Video Series: Exercises for Sciatica (Caused by Herniated Disc)

Is your sciatica caused by a herniated disc? Try these sciatica exercises and stretches to help reduce back and leg pain.

What exercises help relieve sciatica caused by a herniated disc?

If your spine specialist said a herniated disc is causing your sciatic nerve pain (also known as lumbar radiculopathy), he or she may recommend 3 sciatica exercises: prone on elbows into press-up, upper back extension, and opposite arm and leg extension. These stretches may help provide sciatica relief when the root cause of symptoms is a herniated or bulging disc in your low back.

The videos above will show you how to properly do these sciatica exercises and stretches, and you can refer to the written version below for step-by-step instructions.

Prone on Elbows into Press-Up

Purpose: To ease sciatic nerve pain and pressure caused by a bulging or herniated disc in your lumbar spine (low back).

How to perform a prone on elbows into press-up:

  1. Lay on your stomach.
  2. Slowly push up until you can rest on your forearms.
  3. Beginners should hold for 30 seconds. Once you gain strength and comfort with this exercise, aim to hold the position for 3 to 5 minutes.
  4. After you’re able to comfortably hold the position for up to 5 minutes, you may then perform an extended arms version of the exercise. This involves raising your arms to the point where your elbows lock.
  5. Gently lower yourself to the floor.
  6. Repeat 10 times.

Woman in "prone on elbows" exercise positionLying face down and gently pressing your body onto your elbows/forearms may help reduce sciatic pain. Photo Source:

Upper Back Extension

Purpose: To strengthen and stabilize your low back muscles.

How to perform an upper back extension:

  1. Lay on your stomach with a small pillow or rolled towel under your hips.
  2. Rest your arms at your sides.
  3. Slowly lift your upper body up off the floor, contracting your low back muscles as you rise.
  4. Hold the lifted position for 3 seconds.
  5. Slowly lower your body to the ground.
  6. Repeat 10 times.

A special tip: Throughout this exercise, keep your movements fluid and controlled.

Trainer assisting a woman with upper back extension with her arms at her sideUpper back extensions can help strengthen and stabilize the muscles in your low back. Photo Source:

Opposite Arm and Leg Extension

Purpose: To stabilize your spine and strengthen your low back, hamstring and gluteus muscles.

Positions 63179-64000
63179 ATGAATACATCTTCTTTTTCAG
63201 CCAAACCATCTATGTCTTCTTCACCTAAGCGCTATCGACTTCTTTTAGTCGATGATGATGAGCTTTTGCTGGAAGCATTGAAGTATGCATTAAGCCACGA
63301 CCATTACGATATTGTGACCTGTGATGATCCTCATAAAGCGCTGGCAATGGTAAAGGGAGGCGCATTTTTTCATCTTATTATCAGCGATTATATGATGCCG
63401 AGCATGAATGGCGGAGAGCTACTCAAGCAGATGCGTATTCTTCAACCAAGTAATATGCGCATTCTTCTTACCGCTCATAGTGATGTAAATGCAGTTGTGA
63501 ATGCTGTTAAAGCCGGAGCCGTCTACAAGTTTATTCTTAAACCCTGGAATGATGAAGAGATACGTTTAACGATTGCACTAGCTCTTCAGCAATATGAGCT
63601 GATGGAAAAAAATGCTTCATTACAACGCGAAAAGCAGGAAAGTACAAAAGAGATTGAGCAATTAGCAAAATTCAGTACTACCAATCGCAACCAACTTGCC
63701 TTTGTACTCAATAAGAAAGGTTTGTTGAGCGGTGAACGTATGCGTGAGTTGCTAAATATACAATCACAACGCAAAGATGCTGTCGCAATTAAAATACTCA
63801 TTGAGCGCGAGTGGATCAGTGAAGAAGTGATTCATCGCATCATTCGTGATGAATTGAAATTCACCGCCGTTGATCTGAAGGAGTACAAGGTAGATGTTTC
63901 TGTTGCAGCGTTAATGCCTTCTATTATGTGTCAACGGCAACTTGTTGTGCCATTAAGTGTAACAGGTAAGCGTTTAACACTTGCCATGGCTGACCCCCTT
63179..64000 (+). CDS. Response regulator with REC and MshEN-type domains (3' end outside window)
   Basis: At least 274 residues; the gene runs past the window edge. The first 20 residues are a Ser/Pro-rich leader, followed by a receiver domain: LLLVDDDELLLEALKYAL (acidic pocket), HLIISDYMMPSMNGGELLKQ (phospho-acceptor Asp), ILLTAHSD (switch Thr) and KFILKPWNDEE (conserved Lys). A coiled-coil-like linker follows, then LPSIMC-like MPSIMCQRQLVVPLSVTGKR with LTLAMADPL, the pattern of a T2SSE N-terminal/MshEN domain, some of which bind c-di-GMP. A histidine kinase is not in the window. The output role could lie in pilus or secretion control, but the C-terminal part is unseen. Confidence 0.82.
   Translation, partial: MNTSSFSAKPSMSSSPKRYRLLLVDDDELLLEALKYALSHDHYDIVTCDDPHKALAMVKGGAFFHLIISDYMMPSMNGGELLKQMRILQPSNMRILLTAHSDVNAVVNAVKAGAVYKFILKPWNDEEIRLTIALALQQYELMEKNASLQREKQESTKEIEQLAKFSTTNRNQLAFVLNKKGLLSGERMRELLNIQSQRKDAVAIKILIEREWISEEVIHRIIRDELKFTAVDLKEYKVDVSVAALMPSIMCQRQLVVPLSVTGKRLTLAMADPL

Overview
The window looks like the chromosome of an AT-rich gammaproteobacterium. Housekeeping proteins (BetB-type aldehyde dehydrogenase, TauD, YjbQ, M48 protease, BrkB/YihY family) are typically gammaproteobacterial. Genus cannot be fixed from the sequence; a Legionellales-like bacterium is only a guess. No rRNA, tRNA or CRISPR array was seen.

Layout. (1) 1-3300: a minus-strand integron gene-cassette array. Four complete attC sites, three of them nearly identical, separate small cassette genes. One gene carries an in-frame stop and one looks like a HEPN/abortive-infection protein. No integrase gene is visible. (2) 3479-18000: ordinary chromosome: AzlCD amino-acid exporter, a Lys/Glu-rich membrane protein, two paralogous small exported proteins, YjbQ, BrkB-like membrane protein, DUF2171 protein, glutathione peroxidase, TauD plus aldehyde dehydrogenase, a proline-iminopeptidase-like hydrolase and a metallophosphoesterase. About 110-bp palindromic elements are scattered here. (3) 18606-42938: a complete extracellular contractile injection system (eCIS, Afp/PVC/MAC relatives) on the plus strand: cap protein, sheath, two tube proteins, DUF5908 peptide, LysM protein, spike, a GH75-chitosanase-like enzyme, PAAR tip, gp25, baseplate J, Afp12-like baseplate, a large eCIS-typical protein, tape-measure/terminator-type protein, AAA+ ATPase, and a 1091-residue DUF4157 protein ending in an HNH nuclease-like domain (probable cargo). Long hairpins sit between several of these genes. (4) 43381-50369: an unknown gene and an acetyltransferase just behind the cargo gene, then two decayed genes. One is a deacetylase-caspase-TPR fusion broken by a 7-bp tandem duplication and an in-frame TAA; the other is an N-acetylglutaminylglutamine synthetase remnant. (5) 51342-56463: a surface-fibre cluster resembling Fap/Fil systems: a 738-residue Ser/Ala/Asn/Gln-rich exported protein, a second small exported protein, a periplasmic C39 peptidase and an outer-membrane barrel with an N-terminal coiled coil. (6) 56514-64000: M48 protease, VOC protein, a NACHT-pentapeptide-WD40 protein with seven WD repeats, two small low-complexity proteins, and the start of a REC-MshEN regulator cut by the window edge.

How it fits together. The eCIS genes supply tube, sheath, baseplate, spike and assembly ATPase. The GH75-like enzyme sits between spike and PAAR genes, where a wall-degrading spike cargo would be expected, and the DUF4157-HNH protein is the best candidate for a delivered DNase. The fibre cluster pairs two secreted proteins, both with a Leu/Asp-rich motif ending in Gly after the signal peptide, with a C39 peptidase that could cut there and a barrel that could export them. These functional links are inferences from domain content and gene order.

How to perform an opposite arm and leg extension:

  1. Lay on your stomach with a small pillow or rolled towel under your abdomen.
  2. Extend both arms in front of you.
  3. Contract your abdominal muscles as you slowly lift both your right arm and left leg.
  4. Hold for 3 seconds. Lower your leg and arm down.
  5. Repeat with your left arm and right leg. Hold for 3 seconds.
  6. Repeat the exercise 5 to 10 times on each side.

A special tip: As you alternate arm and leg lifts, make sure you keep your abdominal muscles contracted to get the full benefit from this exercise.
Woman performing opposite arm leg extension exerciseKeep your abdominal muscles contracted during opposite arm leg extensions. Photo Source:

How can these exercises relieve sciatica caused by a herniated disc?

For sciatic nerve pain caused by a herniated disc, exercises and stretches are designed to get your pain to move up your leg and into your low back. The technical word for that is centralization, also known as localization.

With sciatica, it is actually a good thing when you have pain only in your low back. When the shooting leg pain goes away, it means you’ve relieved the pressure on your sciatic nerve and related nerve roots.

Say that you have sciatic pain that stretches all the way down to the top of your foot. As you do the exercises, you’ll know that they’re helping (and that you’re doing them correctly) if your pain moves up through your ankle and knee.

Your pain may not immediately relocate to your low back, but you should notice that your sciatica doesn’t extend as far down your leg by consistently doing these exercises and making them part of your daily routine.

What should I know before exercising with sciatica?

Before starting these sciatica stretches, please consider these 3 important recommendations:

  1. Get your doctor’s seal of approval first: Your spine specialist should clear you to perform these stretches and exercises before you start. While these activities are generally safe, get your doctor’s permission before engaging in any new physical activity.
  1. Make sure you know the cause of your sciatic nerve pain, as it will inform your exercise program. Sciatica caused by a herniated disc requires a different exercise regimen than sciatica caused by piriformis syndrome. Make sure you’ve obtained a clear-cut sciatica diagnosis to know what’s really behind your pain. Knowing that essential information will help you choose an exercise plan that provides maximum sciatica relief.
  1. Don’t push yourself too hard while exercising. You don’t want to aggravate your sciatica, so listen to your body and take things slow. If you experience any pain or other symptoms (eg, weakness, tingling, or numbness), please contact your spine specialist immediately.

Sciatic nerve pain caused by a herniated or bulging disc in your low back is a common spinal problem. Fortunately, incorporating simple exercises and stretches like those detailed here may provide sustained sciatica relief.

Continue reading…. Lumbar Herniated Disc With Sciatica